Using a systems perspective, one can view all of our contemporary human problems as being the outcome of a crisis in misperception and wrong-relationship. In other words, collectively, we are misperceiving who we are individually and collectively, and this fundamental misperception leads us to potentially conflicted ways of relating to ourselves, each other, and the Earth. Through this lens of misperception and wrong-relationship, one can see how issues of social justice are not separate from issues of environmental justice. Rather, all of our issues of injustice are rooted in this systemic misperception and wrong-relationship.
The mission of this project is to further the collective understandings surrounding the complexities of social/environmental justice issues within an increasingly interconnected and pluralistic world. This project starts at the premise that before one can truly understand issues of injustice, one must have a grounding in the most current understandings with respect to diversity in biology, culture, identity, race, gender, sexuality, body, voice, values, beliefs, attitudes, perspectives, thinking, history, and on and on and on. To more accurately understand issues of injustice, one needs to start at a place where “diversity” is seen as a necessity in life, and not something to tolerate within some “political correctness” frame of reference. Life on Earth evolves through a complexity of interconnected relationships that embody why diversity is important for surviving and thriving in this life. When one understands how vital diversity truly is to all life on Earth and not just within human constructs, one starts to understand why diversity should be embraced and nurtured to flourish.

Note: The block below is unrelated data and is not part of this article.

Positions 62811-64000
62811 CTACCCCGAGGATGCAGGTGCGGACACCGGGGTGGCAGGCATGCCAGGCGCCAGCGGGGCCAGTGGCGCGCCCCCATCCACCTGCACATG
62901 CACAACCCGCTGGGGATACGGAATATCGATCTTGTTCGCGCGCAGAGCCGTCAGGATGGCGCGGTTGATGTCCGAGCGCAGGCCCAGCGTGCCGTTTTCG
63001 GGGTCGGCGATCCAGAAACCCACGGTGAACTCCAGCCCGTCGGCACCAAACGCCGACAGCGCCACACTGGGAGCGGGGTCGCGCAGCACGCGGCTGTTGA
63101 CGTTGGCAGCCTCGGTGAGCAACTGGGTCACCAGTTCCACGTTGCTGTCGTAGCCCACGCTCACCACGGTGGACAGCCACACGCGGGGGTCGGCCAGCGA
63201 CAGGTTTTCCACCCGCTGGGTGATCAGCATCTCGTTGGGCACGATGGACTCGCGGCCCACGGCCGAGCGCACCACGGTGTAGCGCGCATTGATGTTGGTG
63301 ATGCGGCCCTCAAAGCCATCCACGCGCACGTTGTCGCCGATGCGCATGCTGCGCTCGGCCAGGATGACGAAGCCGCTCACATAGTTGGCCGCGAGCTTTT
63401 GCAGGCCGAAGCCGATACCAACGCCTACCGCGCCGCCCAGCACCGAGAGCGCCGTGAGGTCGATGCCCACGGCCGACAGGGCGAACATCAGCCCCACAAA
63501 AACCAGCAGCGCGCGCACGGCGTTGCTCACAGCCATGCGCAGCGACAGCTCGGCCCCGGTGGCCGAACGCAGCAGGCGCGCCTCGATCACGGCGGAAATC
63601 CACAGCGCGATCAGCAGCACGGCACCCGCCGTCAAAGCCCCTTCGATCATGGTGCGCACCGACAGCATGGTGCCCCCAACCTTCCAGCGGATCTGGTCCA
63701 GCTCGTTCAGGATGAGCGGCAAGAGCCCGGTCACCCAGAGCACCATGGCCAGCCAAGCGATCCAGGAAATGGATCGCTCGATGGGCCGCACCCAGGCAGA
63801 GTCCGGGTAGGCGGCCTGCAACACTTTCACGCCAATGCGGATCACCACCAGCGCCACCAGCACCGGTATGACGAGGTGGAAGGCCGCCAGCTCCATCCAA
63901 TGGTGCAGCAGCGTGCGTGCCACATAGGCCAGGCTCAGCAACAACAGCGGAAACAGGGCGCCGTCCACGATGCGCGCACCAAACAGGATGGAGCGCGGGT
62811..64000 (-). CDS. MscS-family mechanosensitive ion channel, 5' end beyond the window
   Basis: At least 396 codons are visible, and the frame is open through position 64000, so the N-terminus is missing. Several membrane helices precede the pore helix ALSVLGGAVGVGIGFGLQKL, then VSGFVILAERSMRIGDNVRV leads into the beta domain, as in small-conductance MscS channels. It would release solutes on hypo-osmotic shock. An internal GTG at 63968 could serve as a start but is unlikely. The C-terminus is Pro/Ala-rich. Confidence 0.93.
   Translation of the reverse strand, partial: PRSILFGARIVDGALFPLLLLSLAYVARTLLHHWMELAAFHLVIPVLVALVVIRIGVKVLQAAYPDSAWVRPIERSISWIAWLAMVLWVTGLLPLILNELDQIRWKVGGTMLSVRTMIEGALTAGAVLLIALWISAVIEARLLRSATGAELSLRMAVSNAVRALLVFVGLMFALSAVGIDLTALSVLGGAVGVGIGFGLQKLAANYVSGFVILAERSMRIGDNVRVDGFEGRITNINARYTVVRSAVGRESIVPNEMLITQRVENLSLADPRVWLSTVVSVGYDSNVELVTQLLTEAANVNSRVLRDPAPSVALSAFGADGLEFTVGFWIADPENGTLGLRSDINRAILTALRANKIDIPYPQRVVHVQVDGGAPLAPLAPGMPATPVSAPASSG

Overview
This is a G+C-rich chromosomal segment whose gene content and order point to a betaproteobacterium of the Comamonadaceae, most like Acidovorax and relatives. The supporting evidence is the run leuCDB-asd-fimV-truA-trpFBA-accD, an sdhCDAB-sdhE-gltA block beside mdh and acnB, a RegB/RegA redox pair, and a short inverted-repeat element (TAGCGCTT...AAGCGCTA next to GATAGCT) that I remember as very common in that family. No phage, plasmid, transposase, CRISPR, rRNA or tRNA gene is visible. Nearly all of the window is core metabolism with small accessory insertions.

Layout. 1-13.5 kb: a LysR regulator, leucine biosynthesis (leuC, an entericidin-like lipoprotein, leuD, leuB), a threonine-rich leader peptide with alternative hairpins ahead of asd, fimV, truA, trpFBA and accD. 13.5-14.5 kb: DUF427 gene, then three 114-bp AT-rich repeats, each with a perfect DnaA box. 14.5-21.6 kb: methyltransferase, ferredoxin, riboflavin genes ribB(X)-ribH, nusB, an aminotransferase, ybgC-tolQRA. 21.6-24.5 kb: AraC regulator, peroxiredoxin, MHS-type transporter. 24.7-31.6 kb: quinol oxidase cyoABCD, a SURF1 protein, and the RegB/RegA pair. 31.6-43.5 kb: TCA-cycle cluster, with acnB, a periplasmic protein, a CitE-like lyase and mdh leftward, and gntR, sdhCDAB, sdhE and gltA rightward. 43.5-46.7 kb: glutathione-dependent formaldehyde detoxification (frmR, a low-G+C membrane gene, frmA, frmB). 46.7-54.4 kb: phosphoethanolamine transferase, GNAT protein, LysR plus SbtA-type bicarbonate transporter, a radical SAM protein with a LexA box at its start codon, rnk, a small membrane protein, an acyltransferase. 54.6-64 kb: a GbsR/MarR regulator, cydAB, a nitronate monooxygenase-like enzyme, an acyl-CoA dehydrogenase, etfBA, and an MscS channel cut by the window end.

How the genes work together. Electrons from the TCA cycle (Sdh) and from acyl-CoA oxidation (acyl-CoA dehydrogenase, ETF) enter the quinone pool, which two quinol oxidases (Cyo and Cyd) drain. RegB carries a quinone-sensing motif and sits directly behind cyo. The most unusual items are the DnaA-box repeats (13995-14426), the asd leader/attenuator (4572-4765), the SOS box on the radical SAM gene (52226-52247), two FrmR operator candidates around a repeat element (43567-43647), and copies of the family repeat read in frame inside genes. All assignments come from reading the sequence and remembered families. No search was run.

What’s your place? is dedicated to helping further the understanding that within the infinite sea of human diversity there is no “one standpoint” or position on life; within the vast sea of human diversity there is an infinite potential for different standpoints from which an individual experiences being human; within the vast sea of human diversity there is an infinite potential for different voices from these unique locations within humanity, and the voices that come from the margins and boundaries of our societies are the voices that need to be heard and deeply listened to the most. What’s your place? is dedicated to helping disseminate information that will help others find the needed spaciousness to be able to listen to the voices from all standpoints.
What’s your place? is designed to be a community place of shared inquiry into how better understanding the complexities of standpoints – one’s place in this world – can help us all be a part of the co-creation of a better future for all people and all life on Earth. You are encouraged to share your thoughts and feelings about your standpoint, about your place in this world.
The goal of What’s your place? is to create an informative and interactive space that is accessible to the wide diversity of learners, teachers, and critics that humanity is rich with. To reach this goal, What’s your place? sincerely attempts to honor the complexities of this topic and simultaneously keep the information as jargon free as possible. If you have suggestions as how this goal of “accessibility” can be improved, please offer up your ideas. This is a living project, and it is far from “complete.” This project seeks your feedback and invites you to participate through comments, questions, and scholarly contributions.